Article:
WINNIPEG — Offices are emptier, streets slightly less congested as scores of businesses have been forced to close putting millions of Canadians out of a job.
For many who are still employed, it’s where they’re working that looks a lot different now than it did one year ago.
Sam Stevenson works in public relations from either her living room or bedroom.
“It’s quite adaptable to be doing at home which I’m thankful for,” Stevenson said during a Zoom interview.
She started a new job during the pandemic and with the exception of one office visit, Stevenson only knows most of her coworkers from their weekly Zoom meeting.
It’s a dynamic brought on by COVID-19 that has thrown a new wrinkle at new hires.
“It is kind of interesting to be talking with these people all the time and asking for favours and making requests with these people you’ve never really seen in person,” Stevenson said.
Tory McNally, director of operations for a human resources consulting company, can relate. She only sees her boss on Zoom.
“We have never met in person, no,” said McNally, during a Zoom call with Legacy Bowes partner Barbara Bowes.
In fact, McNally has met just one of approximately 30 colleagues in person since starting work last month with the company.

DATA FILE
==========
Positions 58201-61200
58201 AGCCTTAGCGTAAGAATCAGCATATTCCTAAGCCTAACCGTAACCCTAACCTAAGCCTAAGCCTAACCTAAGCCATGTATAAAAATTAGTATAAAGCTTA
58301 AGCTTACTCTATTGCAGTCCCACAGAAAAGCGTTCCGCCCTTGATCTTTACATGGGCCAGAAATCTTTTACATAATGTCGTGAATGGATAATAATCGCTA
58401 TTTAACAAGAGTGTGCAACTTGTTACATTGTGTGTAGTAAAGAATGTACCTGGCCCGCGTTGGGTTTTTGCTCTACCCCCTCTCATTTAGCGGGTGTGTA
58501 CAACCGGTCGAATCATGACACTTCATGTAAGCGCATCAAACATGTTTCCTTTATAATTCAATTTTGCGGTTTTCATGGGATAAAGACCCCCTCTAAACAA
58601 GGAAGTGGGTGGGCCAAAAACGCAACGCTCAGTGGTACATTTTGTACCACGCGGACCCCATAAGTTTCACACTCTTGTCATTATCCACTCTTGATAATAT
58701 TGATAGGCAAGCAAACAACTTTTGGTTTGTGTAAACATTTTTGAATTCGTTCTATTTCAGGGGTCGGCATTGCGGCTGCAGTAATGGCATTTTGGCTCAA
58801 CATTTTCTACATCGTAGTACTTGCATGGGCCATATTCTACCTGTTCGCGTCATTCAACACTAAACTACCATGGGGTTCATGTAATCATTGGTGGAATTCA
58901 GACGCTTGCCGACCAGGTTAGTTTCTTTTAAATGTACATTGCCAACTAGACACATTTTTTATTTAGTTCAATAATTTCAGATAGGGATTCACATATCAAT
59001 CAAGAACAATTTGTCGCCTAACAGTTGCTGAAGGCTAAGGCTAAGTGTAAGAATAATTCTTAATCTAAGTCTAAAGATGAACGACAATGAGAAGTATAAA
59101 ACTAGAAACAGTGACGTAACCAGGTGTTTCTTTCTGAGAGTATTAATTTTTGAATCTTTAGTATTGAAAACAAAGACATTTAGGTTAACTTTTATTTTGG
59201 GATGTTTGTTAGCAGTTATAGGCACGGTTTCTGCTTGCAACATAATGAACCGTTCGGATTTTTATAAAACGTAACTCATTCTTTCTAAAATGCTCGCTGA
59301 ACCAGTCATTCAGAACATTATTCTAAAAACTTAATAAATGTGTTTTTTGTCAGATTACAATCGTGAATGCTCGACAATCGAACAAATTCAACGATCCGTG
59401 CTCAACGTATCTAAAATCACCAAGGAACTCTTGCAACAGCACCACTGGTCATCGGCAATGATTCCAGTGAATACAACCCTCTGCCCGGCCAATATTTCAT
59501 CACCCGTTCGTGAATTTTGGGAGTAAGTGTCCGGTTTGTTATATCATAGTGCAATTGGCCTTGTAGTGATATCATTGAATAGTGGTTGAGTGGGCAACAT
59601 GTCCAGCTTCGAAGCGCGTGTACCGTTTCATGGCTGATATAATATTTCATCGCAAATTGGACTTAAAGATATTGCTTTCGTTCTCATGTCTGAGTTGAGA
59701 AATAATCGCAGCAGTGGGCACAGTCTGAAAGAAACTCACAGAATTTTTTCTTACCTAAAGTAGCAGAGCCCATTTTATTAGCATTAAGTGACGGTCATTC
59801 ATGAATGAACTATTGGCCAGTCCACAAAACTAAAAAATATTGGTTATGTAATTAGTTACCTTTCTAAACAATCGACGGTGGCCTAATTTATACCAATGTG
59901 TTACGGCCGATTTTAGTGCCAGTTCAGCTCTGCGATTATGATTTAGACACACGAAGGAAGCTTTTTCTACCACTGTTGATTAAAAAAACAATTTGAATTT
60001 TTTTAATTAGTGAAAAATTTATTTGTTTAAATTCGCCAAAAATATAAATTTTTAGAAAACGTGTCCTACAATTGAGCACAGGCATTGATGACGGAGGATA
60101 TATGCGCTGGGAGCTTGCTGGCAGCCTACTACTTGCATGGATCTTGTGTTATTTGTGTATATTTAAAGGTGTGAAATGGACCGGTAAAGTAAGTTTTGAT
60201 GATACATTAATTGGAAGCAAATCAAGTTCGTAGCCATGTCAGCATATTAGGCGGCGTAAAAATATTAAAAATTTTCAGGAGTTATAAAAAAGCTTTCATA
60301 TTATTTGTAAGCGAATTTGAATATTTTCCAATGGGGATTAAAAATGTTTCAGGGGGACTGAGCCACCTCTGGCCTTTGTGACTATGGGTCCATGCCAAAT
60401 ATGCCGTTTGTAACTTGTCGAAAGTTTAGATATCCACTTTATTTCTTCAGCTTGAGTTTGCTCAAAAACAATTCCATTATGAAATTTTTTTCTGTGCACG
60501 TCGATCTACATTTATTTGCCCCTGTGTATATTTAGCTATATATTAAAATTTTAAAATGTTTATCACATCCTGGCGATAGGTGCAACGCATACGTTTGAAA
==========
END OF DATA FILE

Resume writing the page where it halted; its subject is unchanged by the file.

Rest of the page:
McNally had a virtual orientation and a package of work materials, including a laptop, delivered to her home office. She enjoys the flexibility of it but has missed getting to know the workplace culture in person.
“When you go into an office and sit in a cubicle you can kind of feel the vibe of the office,” said McNally.
Workplace culture is something she feels is important for companies to talk about with their remote workforce.
Last month the number of Canadians working from home increased by 700, 000, according to Statistics Canada. Growth that pushed the country’s total home-based workforce to 5.4 million up from a previous high of 5.1 million in April.
Bowes, a human resources specialist, expects the working-from-home trend will continue beyond the pandemic. Her company recently downsized to a smaller office and Bowes sees benefits for both workers and employers.
“So you can work anywhere, for anyone by doing it remotely,” said Bowes.
Stevenson said once health guidance permits, a balance of working from home and the office would be ideal.
“I do like the human interaction of being in an office with people,” she said.
Statistics Canada said a number of factors can influence how many people work from home. It said the big increase in January can be attributed to schools in Ontario and Quebec temporarily transitioning to remote learning.
Manitoba’s COVID-19 bulletins first started recommending people work from home, if possible, on Mar. 12, 2020, when the province announced its first presumptive case.
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